Haemophilia gene therapy 'solution'

Factor VIII
Image caption Computer model of part of Factor VIII, a protein that helps to clot blood after an injury

Dogs with the bleeding disorder haemophilia A have been successfully treated by gene therapy, according to US scientists.

Two of three dogs given the experimental treatment remain free of severe symptoms more than two years on, they write in Nature Communications.

Haemophilia A is a bleeding disorder which affects one in 10,000 men.

Gene therapy may be suitable for human treatment for bleeding disorders in 10 years, says the Haemophilia Society.

People with haemophilia A have an error in their genetic code, which means they cannot produce a protein called Factor VIII, which helps in blood-clotting.

Researchers in the US and France studied three dogs with a disorder similar to human haemophilia A.

They used a virus to carry the normal gene for factor VIII into platelets, the blood cells involved repairing damaged blood vessels.

More than two years after the gene therapy, two of the three dogs remained free of serious internal bleeding.

Lead researcher Dr David Wilcox of the Medical College of Wisconsin, Milwaukee, said the study could ultimately improve the quality of life of patients affected by haemophilia A.

Haemophilia patients usually suffer internal bleeding several times a year and have to have regular injections of synthetic clotting factor.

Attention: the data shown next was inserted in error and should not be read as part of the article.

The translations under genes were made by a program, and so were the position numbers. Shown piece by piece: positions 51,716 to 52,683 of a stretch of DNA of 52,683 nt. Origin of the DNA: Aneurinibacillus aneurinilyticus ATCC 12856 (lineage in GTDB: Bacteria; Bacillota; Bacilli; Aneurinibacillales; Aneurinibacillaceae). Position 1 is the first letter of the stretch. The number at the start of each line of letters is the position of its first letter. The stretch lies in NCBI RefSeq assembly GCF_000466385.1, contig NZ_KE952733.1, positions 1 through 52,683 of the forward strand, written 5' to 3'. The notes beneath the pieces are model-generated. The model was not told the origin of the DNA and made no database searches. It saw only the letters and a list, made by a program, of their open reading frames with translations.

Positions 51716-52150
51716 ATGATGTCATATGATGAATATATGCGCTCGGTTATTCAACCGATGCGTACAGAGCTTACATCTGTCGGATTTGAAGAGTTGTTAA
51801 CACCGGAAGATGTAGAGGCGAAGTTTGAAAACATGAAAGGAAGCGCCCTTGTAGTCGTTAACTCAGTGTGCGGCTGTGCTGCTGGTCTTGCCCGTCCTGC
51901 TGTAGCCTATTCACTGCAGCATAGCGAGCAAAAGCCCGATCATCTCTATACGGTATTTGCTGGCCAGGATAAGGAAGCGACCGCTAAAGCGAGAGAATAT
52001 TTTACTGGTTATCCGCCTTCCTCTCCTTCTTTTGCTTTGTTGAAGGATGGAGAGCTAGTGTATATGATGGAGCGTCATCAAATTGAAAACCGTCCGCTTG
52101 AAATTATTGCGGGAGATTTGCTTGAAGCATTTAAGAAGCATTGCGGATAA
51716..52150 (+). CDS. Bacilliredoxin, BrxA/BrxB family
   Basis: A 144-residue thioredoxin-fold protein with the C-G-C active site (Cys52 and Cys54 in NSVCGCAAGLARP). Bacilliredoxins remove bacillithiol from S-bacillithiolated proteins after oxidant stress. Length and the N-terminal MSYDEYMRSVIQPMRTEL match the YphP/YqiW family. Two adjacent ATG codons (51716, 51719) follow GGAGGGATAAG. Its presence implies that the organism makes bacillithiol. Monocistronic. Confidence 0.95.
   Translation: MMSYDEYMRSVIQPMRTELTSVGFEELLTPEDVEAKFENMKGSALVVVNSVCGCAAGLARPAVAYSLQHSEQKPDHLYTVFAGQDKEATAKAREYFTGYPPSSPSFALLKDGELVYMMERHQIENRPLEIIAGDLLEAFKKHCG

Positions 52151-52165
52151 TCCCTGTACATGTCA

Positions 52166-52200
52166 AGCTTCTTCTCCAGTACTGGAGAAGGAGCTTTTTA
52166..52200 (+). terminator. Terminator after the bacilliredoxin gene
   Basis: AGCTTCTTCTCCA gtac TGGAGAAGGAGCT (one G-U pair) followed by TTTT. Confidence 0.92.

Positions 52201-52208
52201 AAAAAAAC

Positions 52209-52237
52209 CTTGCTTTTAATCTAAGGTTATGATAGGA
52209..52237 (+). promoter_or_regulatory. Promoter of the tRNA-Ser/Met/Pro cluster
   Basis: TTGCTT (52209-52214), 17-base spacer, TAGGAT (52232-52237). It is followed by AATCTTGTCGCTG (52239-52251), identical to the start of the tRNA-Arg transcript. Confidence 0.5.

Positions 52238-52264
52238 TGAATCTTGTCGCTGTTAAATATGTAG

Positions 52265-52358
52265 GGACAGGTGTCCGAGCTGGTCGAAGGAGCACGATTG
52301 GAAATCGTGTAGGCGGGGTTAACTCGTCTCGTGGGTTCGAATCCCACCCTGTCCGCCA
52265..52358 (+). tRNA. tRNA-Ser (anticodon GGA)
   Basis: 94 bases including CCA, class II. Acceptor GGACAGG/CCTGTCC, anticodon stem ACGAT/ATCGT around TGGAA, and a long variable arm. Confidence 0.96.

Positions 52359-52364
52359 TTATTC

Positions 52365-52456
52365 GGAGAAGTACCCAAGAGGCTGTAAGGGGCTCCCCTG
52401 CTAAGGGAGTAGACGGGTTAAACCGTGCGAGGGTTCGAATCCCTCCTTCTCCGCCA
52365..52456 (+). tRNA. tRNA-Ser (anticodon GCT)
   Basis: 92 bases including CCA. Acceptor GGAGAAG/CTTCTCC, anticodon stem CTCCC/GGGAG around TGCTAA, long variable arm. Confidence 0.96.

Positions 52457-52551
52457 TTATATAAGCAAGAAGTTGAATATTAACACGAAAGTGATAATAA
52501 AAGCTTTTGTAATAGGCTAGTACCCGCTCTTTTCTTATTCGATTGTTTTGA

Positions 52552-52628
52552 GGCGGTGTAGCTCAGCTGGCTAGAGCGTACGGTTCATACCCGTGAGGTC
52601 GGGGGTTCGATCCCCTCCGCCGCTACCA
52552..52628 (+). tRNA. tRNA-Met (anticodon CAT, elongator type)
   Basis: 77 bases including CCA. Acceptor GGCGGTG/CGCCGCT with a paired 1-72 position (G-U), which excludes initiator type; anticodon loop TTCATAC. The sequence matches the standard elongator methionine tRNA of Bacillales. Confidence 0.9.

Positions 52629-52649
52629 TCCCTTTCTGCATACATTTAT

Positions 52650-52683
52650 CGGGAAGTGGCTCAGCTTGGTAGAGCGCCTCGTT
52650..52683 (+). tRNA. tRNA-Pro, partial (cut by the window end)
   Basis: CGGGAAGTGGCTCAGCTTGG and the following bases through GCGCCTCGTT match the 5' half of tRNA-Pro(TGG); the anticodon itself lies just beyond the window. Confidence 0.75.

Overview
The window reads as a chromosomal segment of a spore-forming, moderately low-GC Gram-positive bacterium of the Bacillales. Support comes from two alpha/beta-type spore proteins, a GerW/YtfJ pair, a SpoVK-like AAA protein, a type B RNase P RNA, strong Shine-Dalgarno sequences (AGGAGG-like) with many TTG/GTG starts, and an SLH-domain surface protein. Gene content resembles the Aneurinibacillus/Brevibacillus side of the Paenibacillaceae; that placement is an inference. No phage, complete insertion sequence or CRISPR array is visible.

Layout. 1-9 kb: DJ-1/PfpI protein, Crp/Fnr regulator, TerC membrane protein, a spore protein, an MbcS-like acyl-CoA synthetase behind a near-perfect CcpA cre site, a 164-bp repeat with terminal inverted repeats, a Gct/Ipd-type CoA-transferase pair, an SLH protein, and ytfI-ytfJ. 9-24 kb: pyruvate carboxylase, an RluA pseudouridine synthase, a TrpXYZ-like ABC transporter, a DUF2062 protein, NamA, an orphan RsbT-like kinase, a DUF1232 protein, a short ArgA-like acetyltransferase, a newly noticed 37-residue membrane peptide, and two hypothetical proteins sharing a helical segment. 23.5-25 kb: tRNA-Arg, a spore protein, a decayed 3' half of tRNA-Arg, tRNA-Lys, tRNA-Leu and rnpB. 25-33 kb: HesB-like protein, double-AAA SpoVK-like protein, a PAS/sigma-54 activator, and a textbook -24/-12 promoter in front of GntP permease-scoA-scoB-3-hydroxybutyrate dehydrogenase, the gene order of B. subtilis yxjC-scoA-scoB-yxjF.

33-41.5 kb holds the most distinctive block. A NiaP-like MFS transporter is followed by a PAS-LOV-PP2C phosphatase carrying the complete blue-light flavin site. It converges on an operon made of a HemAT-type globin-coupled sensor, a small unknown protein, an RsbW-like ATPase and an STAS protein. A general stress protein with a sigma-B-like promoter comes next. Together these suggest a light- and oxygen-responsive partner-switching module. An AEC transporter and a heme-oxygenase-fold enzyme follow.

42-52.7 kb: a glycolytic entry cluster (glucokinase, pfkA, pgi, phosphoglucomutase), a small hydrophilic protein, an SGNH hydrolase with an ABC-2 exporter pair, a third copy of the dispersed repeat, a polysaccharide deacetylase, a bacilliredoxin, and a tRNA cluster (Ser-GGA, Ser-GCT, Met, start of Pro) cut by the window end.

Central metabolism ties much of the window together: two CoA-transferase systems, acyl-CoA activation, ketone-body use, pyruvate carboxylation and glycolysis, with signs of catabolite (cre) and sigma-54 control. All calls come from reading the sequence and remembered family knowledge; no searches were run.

"The results indicate that performing gene replacement therapy on a patient's bone marrow cells can lead to production, storage and release of factor VIII from platelets directly at the site of an injured blood vessel to prevent uncontrolled bleeding for several years after treatment," he told BBC News.

"This could greatly improve the quality of life for the nearly one in 10,000 individuals affected by this disorder, ultimately helping the patients to save a great deal of money in medical costs."

The Haemophilia Society in the UK said it supported research into gene therapy.

In 2011, six patients with haemophilia B received gene therapy that allowed four of them to go without medication, raising hope for the future.

A spokesperson said: "We see gene therapy as a potential long-term solution for people with bleeding disorders; given the practicalities and the research already done, we would see this on a 10-year horizon as most likely being relevant to haemophilia B and then haemophilia A.

"Nevertheless, we are mindful that no therapy can be used until it has passed every hurdle including clinical testing, and we are very mindful of the dangers of raising false hopes amongst those affected by the various bleeding disorder conditions."

Other researchers have carried out gene therapy on dogs with haemophilia A using a different technique, which focuses on restoring clotting factor production in the liver.

The US researchers say this would not be applicable for all patients, such as those with liver damage.

They are applying for permission to carry out a clinical trial in the US within the next two years.

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